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The Weekend Report

Avengers: Infinity War arrived to a jaw-dropping, record-breaking estimated $247.6 million. Among its most significant box office achievements were likely the biggest domestic debut and it holds the crown as the largest global opening with a $630 million gross. In North America, 82% of all movie ticket sales went to the Marvel crew.

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MCN Originals

Eric N on: Weekend Report

Judi Levine on: The Weekend Report

YancySkancy on: 4-Day Estimates

Triple Option on: 4-Day Estimates

Sideshow Bill on: 4-Day Estimates

Bulldog on: 4-Day Estimates

Sideshow Bill on: 4-Day Estimates

hcat on: 4-Day Estimates

leahnz on: 4-Day Estimates

Dr Wally Rises on: 4-Day Estimates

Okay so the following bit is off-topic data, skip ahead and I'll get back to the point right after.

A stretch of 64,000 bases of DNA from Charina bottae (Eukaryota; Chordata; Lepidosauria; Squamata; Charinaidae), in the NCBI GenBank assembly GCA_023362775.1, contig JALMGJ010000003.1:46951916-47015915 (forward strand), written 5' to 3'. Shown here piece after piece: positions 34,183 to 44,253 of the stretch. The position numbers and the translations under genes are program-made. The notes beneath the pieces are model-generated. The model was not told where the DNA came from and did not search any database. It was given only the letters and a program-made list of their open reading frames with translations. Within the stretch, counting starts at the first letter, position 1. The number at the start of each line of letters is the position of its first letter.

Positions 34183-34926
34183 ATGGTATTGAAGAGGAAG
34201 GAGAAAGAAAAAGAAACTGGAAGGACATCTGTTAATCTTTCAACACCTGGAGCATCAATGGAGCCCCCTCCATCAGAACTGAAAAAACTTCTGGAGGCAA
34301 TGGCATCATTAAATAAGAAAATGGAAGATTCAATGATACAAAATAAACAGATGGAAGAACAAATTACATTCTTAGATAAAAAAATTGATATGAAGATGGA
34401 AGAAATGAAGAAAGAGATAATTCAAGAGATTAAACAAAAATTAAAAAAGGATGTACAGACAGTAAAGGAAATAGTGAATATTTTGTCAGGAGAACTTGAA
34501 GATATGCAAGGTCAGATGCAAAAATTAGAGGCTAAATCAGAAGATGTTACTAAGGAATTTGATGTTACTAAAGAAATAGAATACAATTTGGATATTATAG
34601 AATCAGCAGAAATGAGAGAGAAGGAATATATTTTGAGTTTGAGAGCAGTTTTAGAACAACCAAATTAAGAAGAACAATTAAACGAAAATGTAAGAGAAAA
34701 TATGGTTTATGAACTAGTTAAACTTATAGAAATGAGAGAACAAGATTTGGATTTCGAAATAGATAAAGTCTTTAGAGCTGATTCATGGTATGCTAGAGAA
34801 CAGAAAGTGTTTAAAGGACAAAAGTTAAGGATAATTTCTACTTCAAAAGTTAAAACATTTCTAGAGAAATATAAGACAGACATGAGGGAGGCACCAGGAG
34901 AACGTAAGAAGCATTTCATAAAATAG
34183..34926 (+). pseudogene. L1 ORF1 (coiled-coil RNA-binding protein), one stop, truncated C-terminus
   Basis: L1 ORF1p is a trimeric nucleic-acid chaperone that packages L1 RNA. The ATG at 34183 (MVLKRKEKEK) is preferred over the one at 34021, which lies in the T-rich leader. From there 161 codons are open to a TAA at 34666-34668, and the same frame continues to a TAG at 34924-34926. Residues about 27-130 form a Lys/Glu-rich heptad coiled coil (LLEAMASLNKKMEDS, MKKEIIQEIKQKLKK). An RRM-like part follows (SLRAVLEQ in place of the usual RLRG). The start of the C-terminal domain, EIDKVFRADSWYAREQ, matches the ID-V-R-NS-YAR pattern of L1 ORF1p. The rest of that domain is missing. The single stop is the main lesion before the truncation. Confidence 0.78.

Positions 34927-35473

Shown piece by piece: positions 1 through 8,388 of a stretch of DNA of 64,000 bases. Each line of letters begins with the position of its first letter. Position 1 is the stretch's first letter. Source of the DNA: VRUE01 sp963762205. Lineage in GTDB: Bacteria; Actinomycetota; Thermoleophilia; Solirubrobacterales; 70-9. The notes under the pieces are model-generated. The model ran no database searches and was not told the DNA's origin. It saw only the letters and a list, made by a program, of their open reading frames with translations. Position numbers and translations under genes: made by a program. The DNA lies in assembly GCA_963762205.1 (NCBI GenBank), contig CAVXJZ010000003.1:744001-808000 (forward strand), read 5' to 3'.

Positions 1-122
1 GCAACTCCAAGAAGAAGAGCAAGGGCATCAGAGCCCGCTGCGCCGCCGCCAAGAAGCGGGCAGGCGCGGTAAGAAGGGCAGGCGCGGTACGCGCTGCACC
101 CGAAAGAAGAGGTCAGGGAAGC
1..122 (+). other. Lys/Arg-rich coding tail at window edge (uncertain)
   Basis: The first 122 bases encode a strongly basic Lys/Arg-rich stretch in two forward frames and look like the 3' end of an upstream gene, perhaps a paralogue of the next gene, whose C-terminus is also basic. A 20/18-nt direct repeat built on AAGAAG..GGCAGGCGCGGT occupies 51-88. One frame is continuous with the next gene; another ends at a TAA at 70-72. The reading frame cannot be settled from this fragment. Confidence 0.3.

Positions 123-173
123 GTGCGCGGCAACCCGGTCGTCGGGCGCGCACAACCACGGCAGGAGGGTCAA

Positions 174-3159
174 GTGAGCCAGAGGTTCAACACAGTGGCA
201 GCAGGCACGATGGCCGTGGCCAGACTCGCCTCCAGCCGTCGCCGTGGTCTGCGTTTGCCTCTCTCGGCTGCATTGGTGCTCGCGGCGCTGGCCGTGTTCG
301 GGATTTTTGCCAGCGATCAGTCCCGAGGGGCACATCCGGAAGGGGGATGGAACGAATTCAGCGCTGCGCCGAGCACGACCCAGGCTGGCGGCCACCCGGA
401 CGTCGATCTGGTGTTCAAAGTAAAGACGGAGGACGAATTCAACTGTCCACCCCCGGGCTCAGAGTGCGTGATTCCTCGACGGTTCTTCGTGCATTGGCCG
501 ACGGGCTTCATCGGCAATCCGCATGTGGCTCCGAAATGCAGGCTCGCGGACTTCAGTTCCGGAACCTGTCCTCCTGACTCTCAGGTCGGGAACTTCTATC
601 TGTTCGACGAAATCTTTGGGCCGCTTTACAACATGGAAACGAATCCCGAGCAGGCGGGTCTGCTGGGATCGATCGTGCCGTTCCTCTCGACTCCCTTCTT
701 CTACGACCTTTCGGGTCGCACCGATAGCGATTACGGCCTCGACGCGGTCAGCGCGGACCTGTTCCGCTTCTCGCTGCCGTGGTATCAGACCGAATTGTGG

Leonard Klady's Friday Estimates
Friday Screens % Chg Cume
Hotel Transylvania 3: Summer Vacation 16.6 4267 NEW 16.6
Skyscraper 9.2 3782 NEW 9.2
Ant-Man and the Wasp 8.4 4206 -63% 112.3
Incredibles 2 9.5 3705 -53% 524.2
Jurassic World: Fallen Kingdom 9.1 3695 -52% 352.2
The First Purge 3 3038 -50% 43.4
Sorry to Bother You 1.5 805 434% 2.5
Sicario: Day of the Soldado 1 2006 -55% 40.4
Uncle Drew 0.9 1702 -57% 34.4
Ocean's 8 0.85 1618 -50% 130.2
Also Debuting
Eighth Grade 91,900 4
Tamil Padam 2 53,200 61
RX 100 49,400 89
Soorma 46,700 50
Vadhayiyaan Ji Vadhayiyaan 41,600 35
Don't Worry He Won't Get Far on Foot 28,100 4
Kadaikutty Singham 21,600 73
Vijetha 9,800 68
Shock and Awe 8,900 64
Dark Money 2,600 1
The Devil's Doorway 2,200 14
What Will People Say 1,600 1
3-Day Estimates Weekend % Chg Cume
No Good Dead 24.4 (11,230) NEW 24.4
Dolphin Tale 2 16.6 (4,540) NEW 16.6
Guardians of the Galaxy 7.9 (2,550) -23% 305.8
Teenage Mutant Ninja Turtles 4.8 (1,630) -26% 181.1
The Drop 4.4 (5,480) NEW 4.4
Let's Be Cops 4.3 (1,570) -22% 73
If I Stay 4.0 (1,320) -28% 44.9
The November Man 2.8 (1,030) -36% 22.5
The Giver 2.5 (1,120) -26% 41.2
The Hundred-Foot Journey 2.5 (1,270) -21% 49.4